Tom Hiddleston returns to Shakespeare after playing a superhero
Tom Hiddleston is currently starring on the London stage in Shakespeare’s political tragedy “Coriolanus,” and reviews of the production, which opened Dec. 17, have been glowing.
Critics have praised Hiddleston’s performance -- the Telegraph’s Charles Spencer called him “compelling and persuasive” -- as the military commander brought low by his own arrogance and intractability in the play, directed by Josie Rourke, at the Donmar Warehouse.
Earlier this year, Hiddleston was promoting a starring turn of a very different kind in “Thor: The Dark World,” the Marvel superhero sequel in which he reprised his role as the raven-haired villain Loki from “Thor” and “The Avengers.” The 32-year-old actor talked about his interest in the role -- “Coriolanus” is generally considered one of the Bard’s less accessible works -- and his personal relationship to the Donmar.
In 2007, he was appearing as Cassio in director Michael Grandage’s “Othello,” starring “12 Years A Slave” actor Chiwetel Ejiofor, when he first came to the attention of “Thor” director Kenneth Branagh, who cast him as Loki and launched his blockbuster movie career.
“That’s where everything started for me,” said Hiddleston. “I was in a production of ‘Othello’ there with Chiwetel, who gave probably the most definitive performance of Othello of my generation. Ewan McGregor played Iago, and I played Cassio. Of course they were big stars then and nobody knew who I was at all, but Kenneth Branagh came to see it and that led to a whole sequence of collaboration.”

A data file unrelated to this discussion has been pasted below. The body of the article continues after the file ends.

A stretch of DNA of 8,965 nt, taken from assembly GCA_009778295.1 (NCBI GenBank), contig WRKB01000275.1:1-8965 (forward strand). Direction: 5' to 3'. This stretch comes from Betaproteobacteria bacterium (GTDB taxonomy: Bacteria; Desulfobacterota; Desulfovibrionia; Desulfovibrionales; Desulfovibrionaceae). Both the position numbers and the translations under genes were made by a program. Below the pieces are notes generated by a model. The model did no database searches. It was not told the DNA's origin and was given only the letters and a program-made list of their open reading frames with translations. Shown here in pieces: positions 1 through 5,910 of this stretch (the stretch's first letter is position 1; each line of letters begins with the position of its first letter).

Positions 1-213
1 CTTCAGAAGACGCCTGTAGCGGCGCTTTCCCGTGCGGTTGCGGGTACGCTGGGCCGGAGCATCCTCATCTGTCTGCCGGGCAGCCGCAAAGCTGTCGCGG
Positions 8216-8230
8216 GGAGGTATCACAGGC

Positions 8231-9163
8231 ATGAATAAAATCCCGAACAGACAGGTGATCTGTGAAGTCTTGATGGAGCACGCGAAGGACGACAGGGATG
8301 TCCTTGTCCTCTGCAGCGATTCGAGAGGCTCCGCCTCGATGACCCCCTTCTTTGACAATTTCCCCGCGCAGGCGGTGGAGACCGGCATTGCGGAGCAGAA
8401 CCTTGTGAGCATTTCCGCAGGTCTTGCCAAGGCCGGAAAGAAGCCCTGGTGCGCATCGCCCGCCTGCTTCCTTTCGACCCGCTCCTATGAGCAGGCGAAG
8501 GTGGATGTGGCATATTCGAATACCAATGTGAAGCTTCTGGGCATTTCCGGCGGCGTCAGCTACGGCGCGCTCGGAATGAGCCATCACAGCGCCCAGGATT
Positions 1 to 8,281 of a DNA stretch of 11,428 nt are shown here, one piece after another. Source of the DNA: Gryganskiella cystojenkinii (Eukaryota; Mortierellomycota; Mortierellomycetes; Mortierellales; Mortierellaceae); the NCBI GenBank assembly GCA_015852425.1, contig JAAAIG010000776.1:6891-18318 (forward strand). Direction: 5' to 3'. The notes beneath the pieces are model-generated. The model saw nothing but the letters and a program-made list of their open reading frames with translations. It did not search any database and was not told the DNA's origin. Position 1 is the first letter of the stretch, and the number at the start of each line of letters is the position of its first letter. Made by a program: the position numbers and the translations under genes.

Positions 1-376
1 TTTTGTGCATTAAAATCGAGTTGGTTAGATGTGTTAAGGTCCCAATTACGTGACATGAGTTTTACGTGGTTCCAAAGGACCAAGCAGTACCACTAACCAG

Hiddleston and Branagh worked together on the BBC series “Wallander,” and they both performed in Grandage’s 2008 staging of Chekhov’s “Ivanov” at Wyndham’s Theatre in the West End before making “Thor.”
“I just love that theater,” Hiddleston said of the Donmar Warehouse. “The footprint is quite small. It seats about 400. It has a unique capacity for intimate and epic drama simultaneously, so you can do big plays and the audience feels really close to you but it still has size and dimension. It doesn’t have to be just plays about a married couple falling apart -- which they have done in there and they’re riveting -- but you can do big ancient massive Shakespeare with sword fights in there and it’s thrilling because you’re so close to it.”
A graduate of both Cambridge and the Royal Academy of Dramatic Art, Hiddleston has a long history with Shakespeare. This year he appeared in “The Hollow Crown,” a four-part television series originally made for the BBC that aired stateside as part of PBS’ “Great Performances.”
The series featured four historical plays by the Bard — “Richard II,” starring Ben Whishaw in the title role; “Henry IV,” Parts I and II, which starred Hiddleston as the wayward Prince Hal, who becomes king Henry V; and “Henry V.”
Hiddleston said he wasn’t terribly familiar with “Coriolanus,” though he had seen Ralph Fiennes’ 2011 film.
“It’s about the rise and fall of a public figure, that’s what I found most exciting,” Hiddleston said. “The capacity of the people, of all of us as a group, as a mob, to celebrate someone and destroy them, which is what happens to Caius Martius.”
The decision to perform the play using swords and armor — rather than updating the production design to a more contemporary look — was an easy one, Hiddleston said.
“I think people want to see definitive classical productions of Shakespeare that have 400 years of resonance — or 2,000 years worth of resonance because [this is] set in ancient Rome — as opposed to ‘Oh, that’s kind of like now,’ ” he said.
“I think if you speak it properly you can hear that it’s kind of like now.”
“Coriolanus” runs through Feb. 8, 2014.
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